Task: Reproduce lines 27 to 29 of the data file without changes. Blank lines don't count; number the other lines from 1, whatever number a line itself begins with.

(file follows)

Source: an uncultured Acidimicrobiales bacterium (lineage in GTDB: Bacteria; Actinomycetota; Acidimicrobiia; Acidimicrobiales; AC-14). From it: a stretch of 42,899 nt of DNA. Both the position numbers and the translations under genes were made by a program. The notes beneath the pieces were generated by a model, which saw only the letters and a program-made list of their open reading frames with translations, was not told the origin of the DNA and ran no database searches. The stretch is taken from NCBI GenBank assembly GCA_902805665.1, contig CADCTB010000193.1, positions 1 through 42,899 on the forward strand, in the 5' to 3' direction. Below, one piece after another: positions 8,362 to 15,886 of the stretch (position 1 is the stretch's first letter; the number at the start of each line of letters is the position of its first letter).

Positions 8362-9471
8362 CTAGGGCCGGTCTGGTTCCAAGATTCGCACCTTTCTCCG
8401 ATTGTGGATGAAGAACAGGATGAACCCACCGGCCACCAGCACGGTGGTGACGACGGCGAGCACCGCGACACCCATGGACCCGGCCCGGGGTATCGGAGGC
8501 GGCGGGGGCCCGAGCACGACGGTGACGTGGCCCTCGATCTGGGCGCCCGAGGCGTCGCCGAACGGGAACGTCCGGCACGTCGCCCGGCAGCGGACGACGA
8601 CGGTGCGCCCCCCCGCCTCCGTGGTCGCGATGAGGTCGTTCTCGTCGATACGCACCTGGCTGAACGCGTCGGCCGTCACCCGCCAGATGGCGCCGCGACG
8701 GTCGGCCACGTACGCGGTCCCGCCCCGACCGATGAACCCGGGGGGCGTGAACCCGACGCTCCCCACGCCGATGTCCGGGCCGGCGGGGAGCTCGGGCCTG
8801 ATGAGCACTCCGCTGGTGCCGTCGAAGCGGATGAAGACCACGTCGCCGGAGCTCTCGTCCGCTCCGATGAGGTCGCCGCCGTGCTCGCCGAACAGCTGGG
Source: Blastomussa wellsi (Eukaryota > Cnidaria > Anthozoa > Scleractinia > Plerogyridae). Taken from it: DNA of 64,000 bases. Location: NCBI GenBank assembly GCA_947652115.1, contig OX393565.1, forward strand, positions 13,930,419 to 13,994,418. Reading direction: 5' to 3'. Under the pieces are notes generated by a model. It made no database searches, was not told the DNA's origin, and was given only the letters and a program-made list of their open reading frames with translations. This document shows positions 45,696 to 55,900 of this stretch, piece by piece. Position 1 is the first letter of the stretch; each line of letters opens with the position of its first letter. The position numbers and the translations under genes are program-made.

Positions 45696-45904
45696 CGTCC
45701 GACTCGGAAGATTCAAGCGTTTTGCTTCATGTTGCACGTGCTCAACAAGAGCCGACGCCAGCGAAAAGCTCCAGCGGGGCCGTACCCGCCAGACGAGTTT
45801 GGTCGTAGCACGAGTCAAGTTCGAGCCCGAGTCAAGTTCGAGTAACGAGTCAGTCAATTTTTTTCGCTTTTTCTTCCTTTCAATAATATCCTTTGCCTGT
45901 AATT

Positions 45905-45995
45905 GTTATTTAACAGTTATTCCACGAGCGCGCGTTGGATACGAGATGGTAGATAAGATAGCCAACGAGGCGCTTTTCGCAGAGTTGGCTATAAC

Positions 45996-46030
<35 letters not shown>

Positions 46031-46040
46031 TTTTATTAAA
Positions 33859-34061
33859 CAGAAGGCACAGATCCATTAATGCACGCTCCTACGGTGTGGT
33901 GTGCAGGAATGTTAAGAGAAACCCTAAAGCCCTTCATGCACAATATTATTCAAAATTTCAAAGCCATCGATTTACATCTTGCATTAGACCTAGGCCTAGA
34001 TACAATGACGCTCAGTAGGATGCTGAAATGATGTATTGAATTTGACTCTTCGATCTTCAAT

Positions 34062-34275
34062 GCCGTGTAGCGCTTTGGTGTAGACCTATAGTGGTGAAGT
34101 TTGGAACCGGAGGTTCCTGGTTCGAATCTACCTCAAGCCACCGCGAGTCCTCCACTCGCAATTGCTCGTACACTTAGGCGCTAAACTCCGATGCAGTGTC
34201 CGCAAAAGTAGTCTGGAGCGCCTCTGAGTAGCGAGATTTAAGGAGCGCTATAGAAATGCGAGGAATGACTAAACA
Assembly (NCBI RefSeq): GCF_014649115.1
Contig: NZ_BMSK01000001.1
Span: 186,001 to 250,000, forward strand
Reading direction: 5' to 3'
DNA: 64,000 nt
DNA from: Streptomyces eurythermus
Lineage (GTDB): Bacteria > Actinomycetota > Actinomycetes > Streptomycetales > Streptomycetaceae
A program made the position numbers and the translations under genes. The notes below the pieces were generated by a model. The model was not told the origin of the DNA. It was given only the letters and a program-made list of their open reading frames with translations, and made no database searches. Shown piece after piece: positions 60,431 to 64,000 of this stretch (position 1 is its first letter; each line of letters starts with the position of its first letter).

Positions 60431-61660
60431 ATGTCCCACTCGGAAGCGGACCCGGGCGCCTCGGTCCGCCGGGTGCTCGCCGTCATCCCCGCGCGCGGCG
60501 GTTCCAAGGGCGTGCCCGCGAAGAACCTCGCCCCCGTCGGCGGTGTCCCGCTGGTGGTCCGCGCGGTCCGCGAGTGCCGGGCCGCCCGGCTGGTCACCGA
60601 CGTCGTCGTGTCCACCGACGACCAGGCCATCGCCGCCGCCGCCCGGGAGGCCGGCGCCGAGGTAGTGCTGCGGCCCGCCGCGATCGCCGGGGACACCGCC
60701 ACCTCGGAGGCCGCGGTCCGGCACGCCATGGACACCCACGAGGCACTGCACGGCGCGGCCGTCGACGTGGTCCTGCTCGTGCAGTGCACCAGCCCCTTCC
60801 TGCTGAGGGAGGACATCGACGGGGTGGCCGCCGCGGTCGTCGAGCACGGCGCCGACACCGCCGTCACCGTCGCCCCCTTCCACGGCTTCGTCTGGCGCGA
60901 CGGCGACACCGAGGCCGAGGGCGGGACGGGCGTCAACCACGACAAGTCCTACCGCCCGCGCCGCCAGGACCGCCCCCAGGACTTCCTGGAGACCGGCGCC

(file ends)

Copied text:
34101 TTGGAACCGGAGGTTCCTGGTTCGAATCTACCTCAAGCCACCGCGAGTCCTCCACTCGCAATTGCTCGTACACTTAGGCGCTAAACTCCGATGCAGTGTC
34201 CGCAAAAGTAGTCTGGAGCGCCTCTGAGTAGCGAGATTTAAGGAGCGCTATAGAAATGCGAGGAATGACTAAACA
Assembly (NCBI RefSeq): GCF_014649115.1